Researchers at the University of Minnesota have discovered a naturally occurring lantibiotic (a peptide produced by a harmless bacteria) that can be added to food to kill harmful bacteria like salmonella, E. coli and listeria.
True, it’s a little late for the 77 Americans who got sick with salmonella poisoning after eating Cargill ground turkey…but it’s still great news.
The U of M lantibiotic is the first natural preservative found to kill gram-negative bacteria, typically the harmful kind. “It’s aimed at protecting foods from a broad range of bugs that cause disease,” said Dan O’Sullivan, a professor of food science and nutrition in the university’s College of Food, Agricultural and Natural Resource Sciences. “Of the natural preservatives, it has a broader umbrella of bugs that it can protect against.”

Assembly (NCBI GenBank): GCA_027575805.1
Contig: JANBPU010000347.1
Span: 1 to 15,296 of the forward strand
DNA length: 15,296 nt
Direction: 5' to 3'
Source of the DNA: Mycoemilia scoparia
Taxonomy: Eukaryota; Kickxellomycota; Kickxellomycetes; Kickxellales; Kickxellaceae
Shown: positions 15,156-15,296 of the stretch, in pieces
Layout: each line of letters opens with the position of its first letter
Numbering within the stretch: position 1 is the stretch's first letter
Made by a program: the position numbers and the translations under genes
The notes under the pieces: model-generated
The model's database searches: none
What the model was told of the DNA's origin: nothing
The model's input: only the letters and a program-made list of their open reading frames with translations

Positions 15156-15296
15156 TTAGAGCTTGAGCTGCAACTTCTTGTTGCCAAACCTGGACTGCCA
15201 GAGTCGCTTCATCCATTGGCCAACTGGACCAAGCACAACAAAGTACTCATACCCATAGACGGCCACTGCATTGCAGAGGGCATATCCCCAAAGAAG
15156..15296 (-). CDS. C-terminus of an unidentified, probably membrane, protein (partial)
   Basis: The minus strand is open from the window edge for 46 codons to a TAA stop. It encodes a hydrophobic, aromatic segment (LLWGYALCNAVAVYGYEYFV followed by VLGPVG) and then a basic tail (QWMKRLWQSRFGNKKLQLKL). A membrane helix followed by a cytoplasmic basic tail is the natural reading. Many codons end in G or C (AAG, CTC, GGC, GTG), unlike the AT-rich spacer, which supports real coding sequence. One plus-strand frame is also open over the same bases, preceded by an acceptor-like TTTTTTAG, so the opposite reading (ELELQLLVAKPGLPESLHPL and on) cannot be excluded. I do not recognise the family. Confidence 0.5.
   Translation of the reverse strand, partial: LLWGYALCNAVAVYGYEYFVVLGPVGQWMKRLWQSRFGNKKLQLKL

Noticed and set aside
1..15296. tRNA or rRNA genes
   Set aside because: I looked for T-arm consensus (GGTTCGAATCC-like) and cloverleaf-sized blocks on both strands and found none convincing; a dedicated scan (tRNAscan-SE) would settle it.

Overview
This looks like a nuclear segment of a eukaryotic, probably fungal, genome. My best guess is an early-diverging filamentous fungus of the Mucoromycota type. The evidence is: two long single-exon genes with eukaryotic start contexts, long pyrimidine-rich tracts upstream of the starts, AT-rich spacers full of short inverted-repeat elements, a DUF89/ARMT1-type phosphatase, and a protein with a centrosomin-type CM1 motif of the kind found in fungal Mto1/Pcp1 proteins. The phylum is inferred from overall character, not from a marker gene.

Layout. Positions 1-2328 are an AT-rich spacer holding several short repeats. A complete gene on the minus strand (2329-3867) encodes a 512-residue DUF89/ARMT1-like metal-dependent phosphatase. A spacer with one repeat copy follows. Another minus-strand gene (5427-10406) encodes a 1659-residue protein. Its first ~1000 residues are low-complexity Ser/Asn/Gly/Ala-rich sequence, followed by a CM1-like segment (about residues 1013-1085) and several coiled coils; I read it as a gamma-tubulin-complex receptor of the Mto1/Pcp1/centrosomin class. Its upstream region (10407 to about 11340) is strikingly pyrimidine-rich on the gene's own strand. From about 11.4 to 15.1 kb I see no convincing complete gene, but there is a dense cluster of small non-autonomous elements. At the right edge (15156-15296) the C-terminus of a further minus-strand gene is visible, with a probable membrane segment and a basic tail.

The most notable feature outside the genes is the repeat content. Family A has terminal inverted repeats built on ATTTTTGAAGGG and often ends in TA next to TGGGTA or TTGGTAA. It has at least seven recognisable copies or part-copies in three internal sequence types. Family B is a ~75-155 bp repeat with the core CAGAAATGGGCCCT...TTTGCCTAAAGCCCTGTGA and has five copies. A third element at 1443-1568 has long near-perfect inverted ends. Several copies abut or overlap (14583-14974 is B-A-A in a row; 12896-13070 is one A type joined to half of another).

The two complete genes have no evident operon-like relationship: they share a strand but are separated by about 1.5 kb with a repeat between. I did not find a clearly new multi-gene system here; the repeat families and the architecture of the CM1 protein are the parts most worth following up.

The lantibiotic could be used to prevent harmful bacteria in meats, processed cheeses, egg and dairy products, canned foods, seafood, salad dressing, fermented beverages and many other foods. In addition to food safety benefits, lantibiotics are easy to digest, nontoxic, do not induce allergies and are difficult for dangerous bacteria to develop resistance against.
And considering that Salmonella and E. coli, both gram-negative bacteria, account for more than half of all food recalls in the United States, this is pretty awesome news for American food producers.
What Happens Next?
The U of Minn’s Office for Technology Commercialization is currently seeking a licensee for the technology.